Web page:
The government made increased efforts to prevent human trafficking during the year. After three years of inaction, in December 2011, the Ministry of Foreign Affairs formally established an anti-trafficking committee (ATC) and anti-trafficking secretariat (ATS), whose existence and functioning is mandated by the anti-trafficking act. Shortly after their formation, the government continued its renewed commitment to anti-trafficking efforts by drafting a national action plan to combat trafficking covering 2011 to 2014, which was ratified by the government in March 2012. Throughout the year, Department of Social Welfare personnel conducted television and radio interviews that included points about trafficking. The mainland Ministry of Labor’s child labor unit, which received only the equivalent of $29,000 from the 2011 national budget – a $3,000 reduction from 2010 – could not provide data on the number of child labor complaints made or the number of exploited child laborers identified and withdrawn by its labor officers. Inspectors continued to face myriad challenges, including chronic understaffing and lack of transportation to inspection sites. During the year, the Zanzibar Ministry of Labor, in cooperation with local NGOs, withdrew 1,209 children from exploitative labor in the fishing, seaweed farming, and quarrying industries on the islands and worked with their families to ensure their return to school. The government did not make any efforts to reduce the demand for forced labor or commercial sex acts during the reporting period. All Tanzanian soldiers completed a module on human rights and anti-trafficking interventions as part of their basic curriculum. The government provided additional training on human trafficking to Tanzanian troops prior to their deployment abroad on international peacekeeping missions.

THAILAND (Tier 2 Watch List)

Thailand is a source, destination, and transit country for men, women, and children subjected to forced labor and sex trafficking. Victims from neighboring countries, as well as from China, Vietnam, Russia, Uzbekistan, and Fiji, migrate willingly to Thailand for various reasons including to flee conditions of poverty; individuals from Burma, who make up the bulk of migrants in Thailand, seek economic opportunity. The majority of the trafficking victims identified within Thailand are migrants from Thailand’s neighboring countries who are forced, coerced, or defrauded into labor or commercial sexual exploitation or children placed in the sex trade; conservative estimates have this population numbering in the tens of thousands of victims. A significant portion of labor trafficking victims within Thailand are exploited in commercial fishing, fishing-related industries, low-end garment production, factories, and domestic work, and some are forced to beg on the streets.

Research made available in 2010 indicated that 23 percent of all Cambodians deported by Thai authorities at the Poipet border were trafficking victims. A study done by the UN Inter-Agency Project on Human Trafficking (UNIAP)) found that Thai authorities deport over 23,000 Cambodian trafficking victims per year. Similarly, Lao authorities have reported that groups of 50 to 100 Lao trafficking victims were among the thousands of Lao nationals deported by Thai authorities. An assessment of the cumulative risk of labor trafficking among Burmese migrant workers in the seafood industry in Samut Sakhon, found that 57 percent of these workers experience conditions of forced labor. A report released by an international organization in May 2011 noted prevalent forced labor conditions, including debt bondage, among Cambodian and Burmese individuals recruited – some forcefully or through fraud – for work in the Thai fishing industry. According to the report, Burmese, Cambodian, and Thai men were trafficked onto Thai fishing boats that traveled throughout Southeast Asia and beyond, these men remained at sea for up to several years, were not paid, were forced to work 18 to 20 hours per day for seven days a week, and were threatened and physically beaten. Similarly, an earlier UN survey found that 29 of 49 (58 percent) surveyed migrant fishermen trafficked aboard Thai fishing boats had reported witnessing a fellow fishermen killed by boat captains in instances when they were too weak or sick to work. As fishing is an unregulated industry region-wide, fishermen typically did not have written employment contracts with their employer. Men from Thailand, Burma, and Cambodia were forced to labor on fishing boats in Thai and international waters and were rescued from countries including Malaysia, Indonesia, Vietnam, and Timor-Leste. Observers noted that traffickers (including labor brokers) who bring foreign victims into Thailand generally work as individuals or in unorganized groups, while those who enslave Thai victims abroad tend to be more organized. Labor brokers, largely unregulated, serve as an intermediary between job-seekers and employers; some facilitate or engage in human trafficking. Informed observers reported that these brokers are of both Thai and foreign origin and work in networks, collaborating with employers and, at times, with law enforcement officials.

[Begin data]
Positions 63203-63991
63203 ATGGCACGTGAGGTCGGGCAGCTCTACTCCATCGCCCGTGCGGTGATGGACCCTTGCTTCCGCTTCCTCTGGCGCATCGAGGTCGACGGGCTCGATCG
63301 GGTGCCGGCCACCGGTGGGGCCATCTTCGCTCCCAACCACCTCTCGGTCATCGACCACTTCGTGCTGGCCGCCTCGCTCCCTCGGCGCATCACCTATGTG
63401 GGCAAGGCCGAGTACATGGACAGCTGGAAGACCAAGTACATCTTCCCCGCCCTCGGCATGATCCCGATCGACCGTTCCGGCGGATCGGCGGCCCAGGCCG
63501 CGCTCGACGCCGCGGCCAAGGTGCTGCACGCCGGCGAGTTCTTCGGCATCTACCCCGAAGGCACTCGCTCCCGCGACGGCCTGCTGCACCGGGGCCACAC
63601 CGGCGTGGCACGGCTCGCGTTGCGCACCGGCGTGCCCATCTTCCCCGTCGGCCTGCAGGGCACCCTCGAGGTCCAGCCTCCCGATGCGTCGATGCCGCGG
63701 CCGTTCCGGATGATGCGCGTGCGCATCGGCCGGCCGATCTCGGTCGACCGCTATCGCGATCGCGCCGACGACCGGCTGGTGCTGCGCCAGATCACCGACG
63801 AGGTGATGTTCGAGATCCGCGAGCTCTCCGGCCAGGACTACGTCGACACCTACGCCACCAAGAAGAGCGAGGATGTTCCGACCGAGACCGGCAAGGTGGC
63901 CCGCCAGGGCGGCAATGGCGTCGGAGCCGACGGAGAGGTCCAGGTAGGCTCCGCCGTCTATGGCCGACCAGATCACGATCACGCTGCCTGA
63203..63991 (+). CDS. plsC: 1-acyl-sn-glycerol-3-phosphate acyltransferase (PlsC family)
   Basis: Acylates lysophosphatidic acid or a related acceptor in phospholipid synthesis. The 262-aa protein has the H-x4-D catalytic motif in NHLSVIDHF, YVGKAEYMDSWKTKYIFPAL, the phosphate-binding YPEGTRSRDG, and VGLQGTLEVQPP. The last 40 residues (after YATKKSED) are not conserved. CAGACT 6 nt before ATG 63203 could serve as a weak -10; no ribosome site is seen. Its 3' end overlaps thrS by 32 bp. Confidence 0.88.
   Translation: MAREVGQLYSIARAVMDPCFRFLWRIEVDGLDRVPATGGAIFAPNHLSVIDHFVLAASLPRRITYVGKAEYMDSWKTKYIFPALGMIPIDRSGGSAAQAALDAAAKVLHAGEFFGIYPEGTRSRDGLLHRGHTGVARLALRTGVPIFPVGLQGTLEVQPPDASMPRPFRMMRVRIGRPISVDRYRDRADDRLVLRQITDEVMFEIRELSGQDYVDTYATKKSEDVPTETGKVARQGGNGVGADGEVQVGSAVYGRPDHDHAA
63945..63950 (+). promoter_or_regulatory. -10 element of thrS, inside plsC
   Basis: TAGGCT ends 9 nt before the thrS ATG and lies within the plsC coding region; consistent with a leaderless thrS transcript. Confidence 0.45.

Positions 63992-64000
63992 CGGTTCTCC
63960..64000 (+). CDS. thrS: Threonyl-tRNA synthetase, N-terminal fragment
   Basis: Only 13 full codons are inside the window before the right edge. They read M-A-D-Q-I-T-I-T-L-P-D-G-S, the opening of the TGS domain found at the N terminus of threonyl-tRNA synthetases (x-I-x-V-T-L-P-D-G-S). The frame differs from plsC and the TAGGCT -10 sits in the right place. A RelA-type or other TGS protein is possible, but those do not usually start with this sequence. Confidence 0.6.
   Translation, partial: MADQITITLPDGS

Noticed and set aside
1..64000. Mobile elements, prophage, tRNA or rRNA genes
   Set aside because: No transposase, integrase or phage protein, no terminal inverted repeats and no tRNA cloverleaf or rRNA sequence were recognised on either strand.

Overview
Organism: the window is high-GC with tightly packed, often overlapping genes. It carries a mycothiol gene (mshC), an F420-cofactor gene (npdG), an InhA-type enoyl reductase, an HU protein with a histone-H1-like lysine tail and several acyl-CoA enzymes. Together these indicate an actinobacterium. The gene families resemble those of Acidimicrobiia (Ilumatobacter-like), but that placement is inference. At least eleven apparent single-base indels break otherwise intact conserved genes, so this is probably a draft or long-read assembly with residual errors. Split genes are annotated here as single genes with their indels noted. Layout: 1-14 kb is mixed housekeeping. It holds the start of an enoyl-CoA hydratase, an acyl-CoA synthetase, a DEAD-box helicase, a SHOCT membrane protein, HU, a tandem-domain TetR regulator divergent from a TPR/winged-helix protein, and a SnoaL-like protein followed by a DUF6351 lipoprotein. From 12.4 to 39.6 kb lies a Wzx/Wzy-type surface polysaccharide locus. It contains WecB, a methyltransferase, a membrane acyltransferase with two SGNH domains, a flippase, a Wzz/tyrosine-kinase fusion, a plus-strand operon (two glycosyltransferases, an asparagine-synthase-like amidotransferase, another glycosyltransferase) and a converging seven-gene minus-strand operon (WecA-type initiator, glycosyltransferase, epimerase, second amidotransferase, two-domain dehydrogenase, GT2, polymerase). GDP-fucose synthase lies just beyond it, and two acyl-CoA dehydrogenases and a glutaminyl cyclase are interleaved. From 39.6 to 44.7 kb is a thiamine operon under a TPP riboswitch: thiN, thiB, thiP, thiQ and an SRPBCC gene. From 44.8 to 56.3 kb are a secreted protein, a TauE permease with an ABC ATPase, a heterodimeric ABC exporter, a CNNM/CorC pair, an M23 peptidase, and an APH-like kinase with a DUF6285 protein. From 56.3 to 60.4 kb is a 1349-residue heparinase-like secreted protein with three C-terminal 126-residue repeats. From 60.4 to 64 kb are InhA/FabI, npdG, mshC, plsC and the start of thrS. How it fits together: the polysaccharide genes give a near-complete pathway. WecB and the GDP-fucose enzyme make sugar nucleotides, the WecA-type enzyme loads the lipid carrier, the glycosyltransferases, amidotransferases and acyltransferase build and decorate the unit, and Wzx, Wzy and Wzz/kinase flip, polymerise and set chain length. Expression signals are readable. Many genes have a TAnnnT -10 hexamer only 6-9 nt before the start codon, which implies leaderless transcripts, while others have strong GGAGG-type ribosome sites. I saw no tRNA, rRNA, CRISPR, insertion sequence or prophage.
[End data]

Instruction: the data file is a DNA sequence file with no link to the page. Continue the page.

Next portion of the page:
Foreign migrants, ethnic minorities, and stateless persons in Thailand are the greatest risk of being trafficked, and they experience withholding of travel documents, migrant registration cards, and work permits by employers. Undocumented migrants remain particularly vulnerable to trafficking, due to their economic status, education level, language barriers, and lack of knowledge of Thai law. These vulnerabilities were exacerbated during the year, when catastrophic flooding displaced at least 200,000 migrant workers. Among those seeking to return to their home countries for safety, unregistered migrants, and those whose documents had been confiscated by their employers, reportedly faced extortion by law enforcement officials and brokers to facilitate their return. Migrants for whom these fees were prohibitively high were forced to remain in Thailand in insecure situations making them highly vulnerable to trafficking, and those who returned faced a cycle of which increased their vulnerability to debt bondage and other exploitation.